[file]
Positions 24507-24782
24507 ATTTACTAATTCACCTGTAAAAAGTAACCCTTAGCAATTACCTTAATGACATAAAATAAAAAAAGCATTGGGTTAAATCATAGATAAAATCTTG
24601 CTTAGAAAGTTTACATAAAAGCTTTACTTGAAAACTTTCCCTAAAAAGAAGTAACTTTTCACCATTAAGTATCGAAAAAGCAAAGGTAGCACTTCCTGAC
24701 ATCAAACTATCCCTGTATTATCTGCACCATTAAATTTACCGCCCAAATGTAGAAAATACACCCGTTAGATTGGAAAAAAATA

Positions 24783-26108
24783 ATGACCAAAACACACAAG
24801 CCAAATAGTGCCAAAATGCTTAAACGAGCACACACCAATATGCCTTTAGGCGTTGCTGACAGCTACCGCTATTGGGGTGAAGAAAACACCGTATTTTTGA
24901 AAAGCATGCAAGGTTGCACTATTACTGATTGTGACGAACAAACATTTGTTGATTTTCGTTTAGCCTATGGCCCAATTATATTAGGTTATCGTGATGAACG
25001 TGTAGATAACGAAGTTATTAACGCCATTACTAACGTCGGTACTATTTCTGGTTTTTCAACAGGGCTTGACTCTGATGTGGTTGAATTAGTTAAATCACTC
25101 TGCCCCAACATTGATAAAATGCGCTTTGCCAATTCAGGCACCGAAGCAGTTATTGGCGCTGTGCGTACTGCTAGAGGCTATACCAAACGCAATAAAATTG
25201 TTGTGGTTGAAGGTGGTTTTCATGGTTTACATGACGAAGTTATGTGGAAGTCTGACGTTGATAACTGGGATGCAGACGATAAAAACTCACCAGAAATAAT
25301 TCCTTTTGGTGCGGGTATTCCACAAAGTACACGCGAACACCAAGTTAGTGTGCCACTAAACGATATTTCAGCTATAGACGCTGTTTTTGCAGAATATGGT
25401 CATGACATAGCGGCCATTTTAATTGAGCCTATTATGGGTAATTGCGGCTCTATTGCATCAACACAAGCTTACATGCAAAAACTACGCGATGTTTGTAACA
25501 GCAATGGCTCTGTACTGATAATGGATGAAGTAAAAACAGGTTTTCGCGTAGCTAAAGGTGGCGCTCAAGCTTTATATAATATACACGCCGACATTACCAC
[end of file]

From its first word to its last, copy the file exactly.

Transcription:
Positions 24507-24782
24507 ATTTACTAATTCACCTGTAAAAAGTAACCCTTAGCAATTACCTTAATGACATAAAATAAAAAAAGCATTGGGTTAAATCATAGATAAAATCTTG
24601 CTTAGAAAGTTTACATAAAAGCTTTACTTGAAAACTTTCCCTAAAAAGAAGTAACTTTTCACCATTAAGTATCGAAAAAGCAAAGGTAGCACTTCCTGAC
24701 ATCAAACTATCCCTGTATTATCTGCACCATTAAATTTACCGCCCAAATGTAGAAAATACACCCGTTAGATTGGAAAAAAATA

Positions 24783-26108
24783 ATGACCAAAACACACAAG
24801 CCAAATAGTGCCAAAATGCTTAAACGAGCACACACCAATATGCCTTTAGGCGTTGCTGACAGCTACCGCTATTGGGGTGAAGAAAACACCGTATTTTTGA
24901 AAAGCATGCAAGGTTGCACTATTACTGATTGTGACGAACAAACATTTGTTGATTTTCGTTTAGCCTATGGCCCAATTATATTAGGTTATCGTGATGAACG
25001 TGTAGATAACGAAGTTATTAACGCCATTACTAACGTCGGTACTATTTCTGGTTTTTCAACAGGGCTTGACTCTGATGTGGTTGAATTAGTTAAATCACTC
25101 TGCCCCAACATTGATAAAATGCGCTTTGCCAATTCAGGCACCGAAGCAGTTATTGGCGCTGTGCGTACTGCTAGAGGCTATACCAAACGCAATAAAATTG
25201 TTGTGGTTGAAGGTGGTTTTCATGGTTTACATGACGAAGTTATGTGGAAGTCTGACGTTGATAACTGGGATGCAGACGATAAAAACTCACCAGAAATAAT
25301 TCCTTTTGGTGCGGGTATTCCACAAAGTACACGCGAACACCAAGTTAGTGTGCCACTAAACGATATTTCAGCTATAGACGCTGTTTTTGCAGAATATGGT
25401 CATGACATAGCGGCCATTTTAATTGAGCCTATTATGGGTAATTGCGGCTCTATTGCATCAACACAAGCTTACATGCAAAAACTACGCGATGTTTGTAACA
25501 GCAATGGCTCTGTACTGATAATGGATGAAGTAAAAACAGGTTTTCGCGTAGCTAAAGGTGGCGCTCAAGCTTTATATAATATACACGCCGACATTACCAC